Hong Kong protesters teach China a thing or two, but they need their own history lessons, too

Pencils sharpened. Check.

Lunches packed. Check.

Yellow helmets and gas masks. Check.

Students in Hong Kong may be skipping the American trend of hauling bulletproof backpacks to school, but they have prepared themselves for both an education and further police confrontation at the start of the school year. This year’s school gear is meant for struggle and survival.

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They have chosen to strike against their classrooms to strengthen the ongoing demand for peace and freedom. Some would argue they are protesting for survival. Adorned in their school uniforms — dress whites with ties — they stand out in contrast to the all-black clothing and black face masks donned by the daily street demonstrators. Umbrellas and tennis rackets are optional attire, used both to shield from water cannons and to volley back tear gas canisters toward the police.

Gearing up for a continuing fight is a necessity. These students — and all Hong Kong protesters — are on their own. Hong Kongers need to plan on self-sufficiency because the world mostly has taken a pass at supporting their fight to preserve their rights and democracy. READ MORE

In a world of populist tyrants, this still was a good week for democracy

Democracy goes through ups and downs, even experiencing recessions like the stock market. This is a particularly tough time for democracies around the world, with some places once judged to have turned the corner on their authoritarian past coming back as bigger, badder, anti-democratic governments. Hungary, Poland, Italy, Russia, the Philippines and several other countries are riding on the edge of populist electoral sentiment.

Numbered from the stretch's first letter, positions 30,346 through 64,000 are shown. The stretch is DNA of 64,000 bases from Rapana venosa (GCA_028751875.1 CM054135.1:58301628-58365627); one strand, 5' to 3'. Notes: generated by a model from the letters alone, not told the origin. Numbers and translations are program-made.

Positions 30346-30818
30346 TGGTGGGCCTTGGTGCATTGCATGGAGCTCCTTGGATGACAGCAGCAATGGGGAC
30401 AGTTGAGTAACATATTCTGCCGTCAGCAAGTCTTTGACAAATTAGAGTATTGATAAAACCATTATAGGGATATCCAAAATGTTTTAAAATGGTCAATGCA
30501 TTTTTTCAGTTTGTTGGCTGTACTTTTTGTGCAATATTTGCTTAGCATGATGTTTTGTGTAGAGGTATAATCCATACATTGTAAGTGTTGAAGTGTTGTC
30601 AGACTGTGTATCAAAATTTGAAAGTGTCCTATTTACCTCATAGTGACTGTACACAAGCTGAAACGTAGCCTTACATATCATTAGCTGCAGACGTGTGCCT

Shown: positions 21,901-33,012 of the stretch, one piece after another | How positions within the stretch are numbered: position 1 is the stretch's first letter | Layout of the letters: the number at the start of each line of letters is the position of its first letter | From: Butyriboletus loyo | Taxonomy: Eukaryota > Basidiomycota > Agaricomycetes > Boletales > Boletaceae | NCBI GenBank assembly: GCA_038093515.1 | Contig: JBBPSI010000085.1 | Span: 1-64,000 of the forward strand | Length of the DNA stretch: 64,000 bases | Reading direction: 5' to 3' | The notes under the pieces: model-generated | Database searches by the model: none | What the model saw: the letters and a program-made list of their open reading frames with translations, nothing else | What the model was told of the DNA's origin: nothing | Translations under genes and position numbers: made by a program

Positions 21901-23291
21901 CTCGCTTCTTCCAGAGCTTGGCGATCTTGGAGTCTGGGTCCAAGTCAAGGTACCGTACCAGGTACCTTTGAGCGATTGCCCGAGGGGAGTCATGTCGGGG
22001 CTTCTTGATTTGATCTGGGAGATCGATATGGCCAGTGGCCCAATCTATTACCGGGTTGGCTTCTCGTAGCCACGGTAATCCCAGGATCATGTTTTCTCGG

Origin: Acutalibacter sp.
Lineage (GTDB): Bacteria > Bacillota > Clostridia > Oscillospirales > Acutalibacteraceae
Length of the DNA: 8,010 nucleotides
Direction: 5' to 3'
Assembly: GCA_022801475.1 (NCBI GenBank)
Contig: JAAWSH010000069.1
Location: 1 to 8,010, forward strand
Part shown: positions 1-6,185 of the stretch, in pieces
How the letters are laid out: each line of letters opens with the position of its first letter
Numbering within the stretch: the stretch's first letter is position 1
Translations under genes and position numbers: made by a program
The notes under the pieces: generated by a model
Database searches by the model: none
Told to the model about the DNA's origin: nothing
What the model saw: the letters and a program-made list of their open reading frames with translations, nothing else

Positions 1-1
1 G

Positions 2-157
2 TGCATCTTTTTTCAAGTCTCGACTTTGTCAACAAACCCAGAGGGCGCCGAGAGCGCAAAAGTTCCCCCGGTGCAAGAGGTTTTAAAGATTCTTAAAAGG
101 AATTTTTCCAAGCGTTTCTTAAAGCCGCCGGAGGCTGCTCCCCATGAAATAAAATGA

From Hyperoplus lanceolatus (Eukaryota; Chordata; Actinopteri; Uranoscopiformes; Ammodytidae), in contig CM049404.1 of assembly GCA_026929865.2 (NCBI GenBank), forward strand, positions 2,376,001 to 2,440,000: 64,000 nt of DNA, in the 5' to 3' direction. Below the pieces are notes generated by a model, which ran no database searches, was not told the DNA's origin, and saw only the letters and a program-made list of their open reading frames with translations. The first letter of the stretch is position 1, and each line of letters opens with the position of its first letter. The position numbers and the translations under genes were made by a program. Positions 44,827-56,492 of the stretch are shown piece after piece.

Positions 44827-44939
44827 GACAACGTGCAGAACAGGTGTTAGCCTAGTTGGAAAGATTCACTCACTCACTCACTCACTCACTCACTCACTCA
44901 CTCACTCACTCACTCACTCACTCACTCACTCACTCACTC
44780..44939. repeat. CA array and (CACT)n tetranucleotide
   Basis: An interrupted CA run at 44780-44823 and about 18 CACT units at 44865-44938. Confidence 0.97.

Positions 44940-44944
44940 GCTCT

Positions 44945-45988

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This week, however, was a particularly good one for people yearning to be free. It was an especially good week for those wanting to keep or to take back their government. Three nations showed us the way: Turkey, Ethiopia and the Czech Republic.

Let’s face it, democracies around the world are getting challenged by dictators and demagogues. My Hoover Institution colleague Larry Diamond’s new book, “Ill Winds,” assesses this abysmal global state of democracy, finding that these ill winds are whipping up “Russian rage, Chinese ambition, and American complacency.” READ MORE

Under Trump’s “sovereignty doctrine,” foreign tyrants have nothing to worry about

Jamal Khashoggi’s horrific murder was a message to journalists, dissidents and regime critics everywhere. You are never safe. Anywhere, anytime.

Khashoggi was guilty of practicing journalism. He mistakenly bet he would be safe traveling to a NATO member nation to take care of personal business. Why? Because nations generally follow both international law and formal diplomatic practices that respect foreign laws and sovereignty.

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Increasingly, however, more nations are exporting fear and practicing lethal intimidation with a new form of global vigilantism. They go abroad to get outlaw revenge.

The Khashoggi case is the latest example of exceptional and perverse murderous state-related behavior that targets and takes out perceived opponents living in exile. It’s not just journalists abroad practicing their profession that are singled-out for murder. Turncoats living in other countries are targets, and killing them, too, is a clear warning to future defectors and detractors. READ MORE